- Jennie Bishop
- Bill Bigane
When Brian Littleton set out to combine two apartments into a 3,000-square-foot triplex in Chicago’s Wicker Park in 2014, he had some unusual ideas—an indoor tree house, a "rocket room," and an electric model train track suspended from the ceiling, to name a few. At the time, he was both a young-at-heart bachelor and an enthusiastic uncle with a niece and nephew, now five and six, who live about a mile away. "I thought, why don’t we build some fun stuff to convince them to come over more," says Brian, who owns a digital marketing company.
But he didn’t want the interior to feel like a funhouse. So he tasked Studio Gild and Perimeter Architects with creating brilliant play spaces while also making the home elegant enough for grown-ups. "Brian is about ten years old inside even though he’s technically forty-two," says Studio Gild’s Jennie Bishop. "We were excited to be playful, but our goal was to keep it sophisticated so it didn’t come off as a joke."
To create the tree house, Studio Gild, working with Bigane Construction, designed a curvaceous loft clad in reclaimed cedar, elevated on metal legs. Inside, the flooring is synthetic turf and the walls are coated in chalkboard paint for scribbling. Behind it is the rocket room, with climbing nets to simulate zero gravity and a control center loaded with retro buttons and dials. This play area can be accessed by a small children’s door installed within a larger grown-up door.
To finish things off, Studio Gild chose upscale materials that are simple to maintain. "A bachelor and a kid are kind of the same," jokes Bishop. "You want to make it all durable." Their choices included a custom sofa and ottomans upholstered in easy-to-clean felted wool, washable Mylar wallpaper, and, for the new spiraling stairwell, a mottled Venetian plaster that hides scuffs and fingerprints. The floor is wire-brushed oak with a matte oil finish. "People can traipse in with shoes, roller skates, or Tonka trucks, and it just gets better with age," says Bishop.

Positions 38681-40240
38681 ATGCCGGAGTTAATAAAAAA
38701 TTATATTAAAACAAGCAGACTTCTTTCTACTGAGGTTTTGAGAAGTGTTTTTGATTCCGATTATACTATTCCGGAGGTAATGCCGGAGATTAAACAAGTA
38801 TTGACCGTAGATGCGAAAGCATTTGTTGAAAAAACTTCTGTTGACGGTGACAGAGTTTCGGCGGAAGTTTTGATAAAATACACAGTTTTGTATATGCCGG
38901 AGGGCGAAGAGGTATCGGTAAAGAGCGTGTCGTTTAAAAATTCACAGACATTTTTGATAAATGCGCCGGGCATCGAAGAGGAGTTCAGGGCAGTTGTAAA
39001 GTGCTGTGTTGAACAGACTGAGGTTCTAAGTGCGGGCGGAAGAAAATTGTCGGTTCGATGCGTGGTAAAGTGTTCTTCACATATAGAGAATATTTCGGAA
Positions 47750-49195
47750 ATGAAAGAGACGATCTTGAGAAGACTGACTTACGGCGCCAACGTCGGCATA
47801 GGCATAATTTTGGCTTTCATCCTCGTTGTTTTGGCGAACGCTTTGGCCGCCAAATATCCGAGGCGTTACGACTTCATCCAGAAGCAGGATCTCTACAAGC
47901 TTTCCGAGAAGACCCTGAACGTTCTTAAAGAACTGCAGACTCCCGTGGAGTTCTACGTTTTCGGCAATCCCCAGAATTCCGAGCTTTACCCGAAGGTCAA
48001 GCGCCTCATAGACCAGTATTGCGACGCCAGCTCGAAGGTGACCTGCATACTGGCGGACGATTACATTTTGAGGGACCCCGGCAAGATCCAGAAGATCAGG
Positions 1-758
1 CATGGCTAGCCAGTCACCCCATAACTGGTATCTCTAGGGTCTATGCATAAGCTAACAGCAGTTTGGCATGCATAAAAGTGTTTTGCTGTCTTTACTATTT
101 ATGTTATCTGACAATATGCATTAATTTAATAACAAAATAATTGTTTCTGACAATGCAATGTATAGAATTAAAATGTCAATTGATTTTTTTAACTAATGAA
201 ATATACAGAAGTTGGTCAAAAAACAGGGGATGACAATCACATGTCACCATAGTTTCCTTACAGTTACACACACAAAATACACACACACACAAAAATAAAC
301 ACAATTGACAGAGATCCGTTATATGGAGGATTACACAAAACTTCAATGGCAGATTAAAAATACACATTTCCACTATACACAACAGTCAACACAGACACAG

The result is far from a typical bachelor pad, which now appears prophetic—Brian got married last September, after construc- tion was completed earlier in the year. His wife, Breanne, has four-year-old triplet nieces who also love the indoor tree house. "It works out well," says Brian. "The adults can plant themselves and watch a movie, and the kids can run around like crazy."
Brian Littleton isn’t a dad, but he may be the world’s coolest uncle. His brother’s kids come over to play in the indoor tree house, take his model trains for a spin, or just curl up on the Fatboy beanbag chairs.
In the cockpit of their imaginary rocket ship, the kids tinker with a dashboard of dials, levers, and knobs assembled by artist Christophe Gauspohl.
John Issa of Perimeter Architects oversaw the creation of the rope room. “It posed tons of challenges,” he recalls. “Designing with a material that has slack is more math than I care to tackle.”
An electric train set from Chicagoland Hobby travels an elevated track designed by Studio Gild. The 35-foot loop passes through the indoor tree house and around the theater room. A Serge Mouille Two-Arm sconce is surrounded by graphic Mylar wallpaper.
In certain places, the scale of the home is adjusted for children. A standard door, covered in chalk-board paint, has a 48-inch-tall door set inside it.
The space under the staircase houses a Lego version of the John Hancock Center by New York artist Sean Kenney.
In addition to the triplex’s first-floor movie room, there is a rooftop theater with a miniature golf course. A custom sofa and ottomans are upholstered in felted wool by Maharam.
Illustration by Lohnes + Wright